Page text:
Fluid Jurisdictions: Colonial Law and Arabs in Southeast Asia to be published by Cornell University Press (September 15 2020)
Although European administration of Islamic law was often a colonial imposition, Muslim subjects called upon colonial officials to administer Islamic law in British and Dutch territories in Southeast Asia at a time when jurisdictions were evolving. As an ethnic minority in the region, the Arab elite used colonial channels to exert their influence over Islamic law sometimes at the expense of other Muslim groups in the region. Some even displayed a propensity for using colonial legal forums rather than autonomous legal forums such as religious courts. Over time, they slowly lost their grip over colonial officials who administered Islamic law with minimal input from subject populations.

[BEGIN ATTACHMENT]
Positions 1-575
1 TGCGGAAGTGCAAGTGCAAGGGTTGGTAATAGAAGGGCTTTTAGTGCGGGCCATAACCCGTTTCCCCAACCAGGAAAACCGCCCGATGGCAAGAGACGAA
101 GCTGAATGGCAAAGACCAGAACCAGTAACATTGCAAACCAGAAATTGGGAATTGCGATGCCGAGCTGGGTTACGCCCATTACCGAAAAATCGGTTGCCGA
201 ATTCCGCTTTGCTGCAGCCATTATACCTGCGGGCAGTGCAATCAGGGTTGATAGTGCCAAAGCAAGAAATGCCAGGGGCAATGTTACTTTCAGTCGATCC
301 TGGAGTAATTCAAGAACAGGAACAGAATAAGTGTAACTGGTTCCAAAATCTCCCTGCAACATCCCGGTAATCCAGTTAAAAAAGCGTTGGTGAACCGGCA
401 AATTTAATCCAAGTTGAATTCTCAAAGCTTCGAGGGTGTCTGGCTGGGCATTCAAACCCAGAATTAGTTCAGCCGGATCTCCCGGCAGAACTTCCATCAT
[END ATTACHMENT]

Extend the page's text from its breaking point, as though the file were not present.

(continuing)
Because wealth requires law and therefore state power to enforce and protect it, affluent members of the diaspora increasingly valued colonial legal infrastructure which crucially provided notarial attestation of important documents such as land titles, endowment deeds and marriage certificates housed in storage facilities to be retrieved as evidence in legal disputes. In their quest to insulate property from fragmentation, they prioritized durability of assets, and the universality of norms that rests on the perpetuation of colonial legal systems. Their heavy reliance on two legal devices – the religious trust known as waqf, and Powers of Attorney – led to a significant expansion of colonial legal jurisdictions over Muslim affairs in Netherlands Indies and British Straits Settlements. Litigation involving both devices provided opportunities for the Arab diaspora to play off competing jurisdictions against one another. Eventually, their litigiousness, and close proximity to colonial governments facilitated surveillance over their communities during World War One and the interwar period due to fear of pan-Islamism.
Hear me speak about my book on the Ottoman History Podcast.